Different strokes for different folks, but I have no desire to subscribe to yet another annoying beep telling me I’m doing something. My card vendor has very proactive security and I’m happy to make them keep watch over me. That puts the effort where the liability is. If they want to pay me to take over their job I’d consider it. But my hourly rate is non-trivial.

YMMV of course.

Yeah, I don’t know that notifications would have actually helped. It just would have woken me up in the middle of the night when the fraud went through. I have quite a number of transactions that go through on the business card, many of them overnight.

I try to protect the card a bit, but I do use it for pretty much all my business purchases, in person or online.

I have a personal card with a tiny limit that I use for somewhat more insecure stuff, like when I have to hand it to the guy in the Mcdonald’s window (I don’t think that he’s stealing my card, but it is out of my sight, and I have heard stories of how that is how many cards are stolen). It hasn’t been stolen yet, but it’s not like they’d be able to charge much on it anyway.

It is more than just checking against fraud that I check my bank account every morning. Sometimes, credit card transactions didn’t go through correctly (usually my fault for getting to settle the previous night, but sometimes it’s the CC processor being slow or losing transactions), I move money around between checking accounts and the cash flow manager. So, checking one more thing to make sure that there are no charges I do not recognize does not take much of my time.

I understand why people are trying to segregate their cards between “out in the wild” and “trusted vendors only”, but not all card theft is due to sketchy vendors. When Citibank was rolling out its new chipped cards, my card was fraudulently charged the day I received it. It had never once been used.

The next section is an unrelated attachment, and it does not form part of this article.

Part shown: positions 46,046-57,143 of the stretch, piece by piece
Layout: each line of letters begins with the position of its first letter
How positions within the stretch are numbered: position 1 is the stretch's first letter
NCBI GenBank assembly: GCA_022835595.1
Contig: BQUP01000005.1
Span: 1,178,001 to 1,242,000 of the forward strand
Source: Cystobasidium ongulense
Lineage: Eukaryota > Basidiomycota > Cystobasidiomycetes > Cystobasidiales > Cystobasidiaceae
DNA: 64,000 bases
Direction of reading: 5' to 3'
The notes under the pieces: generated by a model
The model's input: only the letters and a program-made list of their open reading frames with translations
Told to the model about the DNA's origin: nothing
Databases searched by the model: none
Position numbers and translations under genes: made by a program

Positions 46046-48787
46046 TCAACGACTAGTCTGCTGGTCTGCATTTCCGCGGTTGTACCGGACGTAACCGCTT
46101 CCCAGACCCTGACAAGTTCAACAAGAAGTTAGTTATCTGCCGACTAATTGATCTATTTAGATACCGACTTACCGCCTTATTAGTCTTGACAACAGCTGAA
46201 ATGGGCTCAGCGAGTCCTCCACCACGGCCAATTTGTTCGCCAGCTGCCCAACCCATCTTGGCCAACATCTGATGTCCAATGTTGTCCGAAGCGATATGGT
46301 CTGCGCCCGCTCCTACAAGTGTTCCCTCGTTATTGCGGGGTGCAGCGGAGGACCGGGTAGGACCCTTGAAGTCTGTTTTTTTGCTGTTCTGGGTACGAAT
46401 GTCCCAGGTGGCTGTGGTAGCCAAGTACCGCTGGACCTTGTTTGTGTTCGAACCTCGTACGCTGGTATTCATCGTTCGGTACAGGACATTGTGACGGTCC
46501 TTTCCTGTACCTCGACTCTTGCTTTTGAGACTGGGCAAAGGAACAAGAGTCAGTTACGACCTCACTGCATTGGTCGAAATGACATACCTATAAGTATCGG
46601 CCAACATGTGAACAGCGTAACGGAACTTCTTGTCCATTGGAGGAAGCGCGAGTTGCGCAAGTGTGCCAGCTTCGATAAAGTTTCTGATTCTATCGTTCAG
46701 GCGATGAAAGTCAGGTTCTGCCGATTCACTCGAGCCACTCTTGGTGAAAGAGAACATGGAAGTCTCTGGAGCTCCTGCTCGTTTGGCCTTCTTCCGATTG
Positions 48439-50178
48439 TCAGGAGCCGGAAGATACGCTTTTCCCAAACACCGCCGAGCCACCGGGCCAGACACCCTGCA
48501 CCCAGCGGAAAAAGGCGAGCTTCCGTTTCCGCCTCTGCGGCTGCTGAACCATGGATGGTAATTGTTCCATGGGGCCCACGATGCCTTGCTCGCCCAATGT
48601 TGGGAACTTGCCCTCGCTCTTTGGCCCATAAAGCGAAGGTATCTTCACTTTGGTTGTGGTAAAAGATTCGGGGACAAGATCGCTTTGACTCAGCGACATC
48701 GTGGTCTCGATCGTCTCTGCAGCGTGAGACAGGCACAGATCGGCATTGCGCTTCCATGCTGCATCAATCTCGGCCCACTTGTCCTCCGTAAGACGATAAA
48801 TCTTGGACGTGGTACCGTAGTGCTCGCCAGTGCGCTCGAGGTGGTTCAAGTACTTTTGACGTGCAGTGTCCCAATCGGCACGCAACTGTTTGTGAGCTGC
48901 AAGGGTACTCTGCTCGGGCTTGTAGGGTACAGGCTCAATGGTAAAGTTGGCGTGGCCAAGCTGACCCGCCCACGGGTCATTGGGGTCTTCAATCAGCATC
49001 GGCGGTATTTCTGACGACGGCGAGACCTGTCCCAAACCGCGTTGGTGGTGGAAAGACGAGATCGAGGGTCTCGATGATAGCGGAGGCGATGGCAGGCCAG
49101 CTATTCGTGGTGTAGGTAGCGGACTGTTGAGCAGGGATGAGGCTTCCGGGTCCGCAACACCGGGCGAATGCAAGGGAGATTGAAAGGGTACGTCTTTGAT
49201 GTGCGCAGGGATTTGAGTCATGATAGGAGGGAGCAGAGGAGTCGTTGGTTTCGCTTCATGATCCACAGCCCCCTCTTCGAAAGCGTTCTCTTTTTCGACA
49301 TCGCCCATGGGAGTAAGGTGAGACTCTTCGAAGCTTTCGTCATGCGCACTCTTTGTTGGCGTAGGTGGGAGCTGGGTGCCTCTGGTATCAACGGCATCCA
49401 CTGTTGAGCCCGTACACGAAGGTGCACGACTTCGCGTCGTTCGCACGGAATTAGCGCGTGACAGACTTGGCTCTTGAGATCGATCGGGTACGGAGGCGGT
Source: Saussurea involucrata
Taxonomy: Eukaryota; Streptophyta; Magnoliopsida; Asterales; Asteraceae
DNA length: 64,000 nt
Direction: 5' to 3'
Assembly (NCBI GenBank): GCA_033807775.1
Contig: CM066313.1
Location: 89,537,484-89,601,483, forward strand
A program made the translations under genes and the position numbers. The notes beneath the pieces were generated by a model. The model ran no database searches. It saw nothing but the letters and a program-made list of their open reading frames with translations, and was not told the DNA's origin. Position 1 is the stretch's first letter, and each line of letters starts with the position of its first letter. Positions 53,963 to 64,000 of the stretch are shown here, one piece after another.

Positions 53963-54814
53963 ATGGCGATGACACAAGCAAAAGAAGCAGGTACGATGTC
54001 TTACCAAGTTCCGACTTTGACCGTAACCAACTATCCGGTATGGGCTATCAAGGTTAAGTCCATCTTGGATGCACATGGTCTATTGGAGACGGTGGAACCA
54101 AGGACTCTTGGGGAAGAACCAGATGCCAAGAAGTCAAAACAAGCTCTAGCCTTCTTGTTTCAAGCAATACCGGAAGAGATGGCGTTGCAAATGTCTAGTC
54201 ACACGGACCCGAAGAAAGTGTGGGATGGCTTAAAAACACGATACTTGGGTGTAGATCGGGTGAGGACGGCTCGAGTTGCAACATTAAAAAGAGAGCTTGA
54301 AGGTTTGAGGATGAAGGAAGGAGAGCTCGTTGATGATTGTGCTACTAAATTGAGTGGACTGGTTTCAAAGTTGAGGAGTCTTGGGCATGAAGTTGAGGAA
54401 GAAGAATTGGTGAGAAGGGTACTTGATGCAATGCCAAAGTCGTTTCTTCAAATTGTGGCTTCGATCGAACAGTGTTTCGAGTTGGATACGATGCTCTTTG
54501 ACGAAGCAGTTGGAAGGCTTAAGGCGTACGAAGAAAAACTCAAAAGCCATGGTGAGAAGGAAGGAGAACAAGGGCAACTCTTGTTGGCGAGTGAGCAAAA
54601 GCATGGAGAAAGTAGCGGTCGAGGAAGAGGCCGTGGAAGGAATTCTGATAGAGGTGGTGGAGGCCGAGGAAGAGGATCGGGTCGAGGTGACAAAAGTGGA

If it reduces the chances by x%, it reduces the chances by x%. The only way to completely eliminate fraud would be to not have a card, or any credit at all.

There are steps in between that can be used to mitigate the risk.

'Zactly. To me it’s just separate water-tight compartments so the area to be pumped out is smaller once it eventually springs a leak. Consider it the CC equivalent of not using one password for all your online accounts.

It’s damage scope limitation, not damage prevention.

I’ve had 2 credit cards compromised (although come to think of it, it was likely one card compromised twice). In each case, the credit card company contacted me with questionable charges.

I had a card canceled once by Discover. It had not been fraudulently used, but police had found a list of numbers in the possession of an arrested. Discover (quite sensibly IMO) immediately canceled the cards and issued new ones.

Twice I’ve had legitimate charges questioned/nullified by the CC company. The first time they just questioned – Mr. Middon was in California and charged something at just about the same time as I charged something in Illinois. The second time I had ordered several books from abebooks.com. Each purchase was submitted by the individual book store, and the stores were scattered all over the US. I called Chase Visa, explained the situation, and then contacted the individual stores and instructed them to resubmit the charge. It was a minor inconvenience to me, and the couple of times since that I’ve ordered several books through abebooks, I’ve contacted Chase first so they knew to let the charges go through.

Probably I’ve ben lulled into a false sense of security, but I don’t check my credit card statement o line during the month. We do scrutinize each bill and call for more info on anything we don’t recognize.